The information contained in your site’s meta tags summarize the content of your website and they provide a list of your site’s keywords. That latter function is important even though the new Google algorithms don’t give enough weight to that keyword list to raise your rank on the search-results page. That keyword meta tag will instead serve to convince the search-engine bots that your keywords are relevant to the readable content of your website.
Creating Meta Tags That Search Engines Can Use Effectively
There are four common-use meta tags that benefit your site by providing search-engine crawlers with the necessary data to properly index your site with its related keywords and phrases. The meta tags for your website are placed in the HTML code’s “head” section at the top of the code page. The relevant text is inserted between the <head> and </head> tags.
The first meta tag describes the displayed readable character set of your HTML code. The descriptor is referred to as UTF-8, and it stands for Unicode Transformation Format. UTF-8 supports and describes the various symbols, characters, and punctuation marks encoded across all of the world regions. Adding this meta tag tells the search engines which characters to use to display your website correctly in the browser. Enter <meta charset=”utf-8″> to include the meta tag in your code.
The second meta tag is the page title, or title tag, and it contains the text that will also appear at the top of most browsers. It’s best to include a relevant title that’s also catchy and memorable. The text comprising the title is entered in between the <title> and </title> tags. It should be limited to no more than 60 characters including spaces; that’s the limit most browsers can reliably display.
The third meta tag is a very short description of what the content of the web page refers to. The code is constructed in the following manner: <meta name=”description” content=”Describe what’s on this page” />. Bear in mind that what’s entered here between the second set of quotation marks might be seen in the search-results page. It’s usually best to use the same keywords or phrases in this text that describe the products or services promoted in your SEO campaign. Once again, you’re limited in the number of characters, including spaces that most browsers can display. It should be kept between 150 and 160 characters.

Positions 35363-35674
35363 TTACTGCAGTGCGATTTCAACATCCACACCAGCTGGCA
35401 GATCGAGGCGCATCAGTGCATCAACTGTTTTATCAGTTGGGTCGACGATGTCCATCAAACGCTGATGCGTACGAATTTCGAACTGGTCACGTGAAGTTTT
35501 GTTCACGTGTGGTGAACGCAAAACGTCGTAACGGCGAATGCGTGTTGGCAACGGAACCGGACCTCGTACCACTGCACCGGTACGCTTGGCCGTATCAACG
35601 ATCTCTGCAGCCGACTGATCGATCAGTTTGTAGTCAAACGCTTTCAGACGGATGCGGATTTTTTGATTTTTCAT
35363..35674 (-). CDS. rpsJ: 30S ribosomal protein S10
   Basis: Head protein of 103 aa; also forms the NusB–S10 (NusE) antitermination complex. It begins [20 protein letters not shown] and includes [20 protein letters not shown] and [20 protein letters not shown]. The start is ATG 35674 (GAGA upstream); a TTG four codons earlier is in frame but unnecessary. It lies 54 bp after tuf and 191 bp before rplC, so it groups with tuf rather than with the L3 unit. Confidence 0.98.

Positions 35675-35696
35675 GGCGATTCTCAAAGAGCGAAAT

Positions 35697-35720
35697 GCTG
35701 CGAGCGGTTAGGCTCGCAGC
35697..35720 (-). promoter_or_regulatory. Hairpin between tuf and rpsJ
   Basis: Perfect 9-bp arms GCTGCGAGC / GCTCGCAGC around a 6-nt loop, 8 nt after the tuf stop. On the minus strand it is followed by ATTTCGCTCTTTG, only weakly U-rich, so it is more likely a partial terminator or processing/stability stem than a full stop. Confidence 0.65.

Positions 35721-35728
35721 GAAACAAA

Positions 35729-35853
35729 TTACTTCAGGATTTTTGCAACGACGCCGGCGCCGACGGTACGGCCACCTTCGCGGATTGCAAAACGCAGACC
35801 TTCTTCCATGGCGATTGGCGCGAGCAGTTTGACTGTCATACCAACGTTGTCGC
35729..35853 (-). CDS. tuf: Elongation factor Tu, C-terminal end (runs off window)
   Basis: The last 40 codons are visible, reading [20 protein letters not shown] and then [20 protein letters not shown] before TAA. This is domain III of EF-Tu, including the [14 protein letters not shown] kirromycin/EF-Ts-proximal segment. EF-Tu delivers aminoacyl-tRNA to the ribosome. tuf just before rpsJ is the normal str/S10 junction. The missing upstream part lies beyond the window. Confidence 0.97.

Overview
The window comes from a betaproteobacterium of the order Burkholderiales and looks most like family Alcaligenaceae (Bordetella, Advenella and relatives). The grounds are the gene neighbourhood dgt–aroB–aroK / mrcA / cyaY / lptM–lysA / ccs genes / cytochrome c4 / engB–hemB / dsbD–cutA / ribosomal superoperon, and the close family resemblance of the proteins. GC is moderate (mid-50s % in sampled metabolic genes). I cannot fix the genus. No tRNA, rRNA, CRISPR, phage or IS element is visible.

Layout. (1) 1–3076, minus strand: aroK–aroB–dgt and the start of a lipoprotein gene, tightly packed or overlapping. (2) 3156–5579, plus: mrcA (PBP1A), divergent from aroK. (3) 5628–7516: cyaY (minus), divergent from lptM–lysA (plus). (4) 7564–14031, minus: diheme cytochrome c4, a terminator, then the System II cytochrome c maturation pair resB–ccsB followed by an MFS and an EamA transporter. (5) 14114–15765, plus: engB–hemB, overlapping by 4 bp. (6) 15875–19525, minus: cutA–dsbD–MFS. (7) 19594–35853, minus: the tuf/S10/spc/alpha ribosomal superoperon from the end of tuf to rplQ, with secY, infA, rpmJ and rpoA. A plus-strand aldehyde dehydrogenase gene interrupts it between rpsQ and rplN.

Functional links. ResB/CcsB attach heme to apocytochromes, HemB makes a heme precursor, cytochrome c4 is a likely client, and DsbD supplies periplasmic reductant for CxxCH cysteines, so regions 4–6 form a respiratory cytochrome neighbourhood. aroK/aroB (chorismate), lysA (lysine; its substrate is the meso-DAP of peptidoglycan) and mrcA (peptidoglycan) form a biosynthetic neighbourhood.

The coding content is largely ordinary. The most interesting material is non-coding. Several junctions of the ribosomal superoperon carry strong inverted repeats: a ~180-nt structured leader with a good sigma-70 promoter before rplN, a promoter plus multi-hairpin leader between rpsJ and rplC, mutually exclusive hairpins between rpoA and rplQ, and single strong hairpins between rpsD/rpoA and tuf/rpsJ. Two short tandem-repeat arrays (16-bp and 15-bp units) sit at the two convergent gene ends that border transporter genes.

This description will often display as a short snippet of text underneath your link in the search-engine results. When users enter certain keywords or phrases into the search box, this is what they’ll see before clicking on the link to visit your web page. You’ll want the text to be informative, trustworthy and give your visitors the confidence that the link will take them to where they want to go.
The fourth and most important meta tag contains a description of your website’s relevant keywords. These are the keywords that you’ve included on the web page and in your SEO campaign. The keywords should be entered here using this format and separated by commas: <meta name=”keywords” content=”add, your, keywords, here, and, separate, them, all, by, a, comma” />.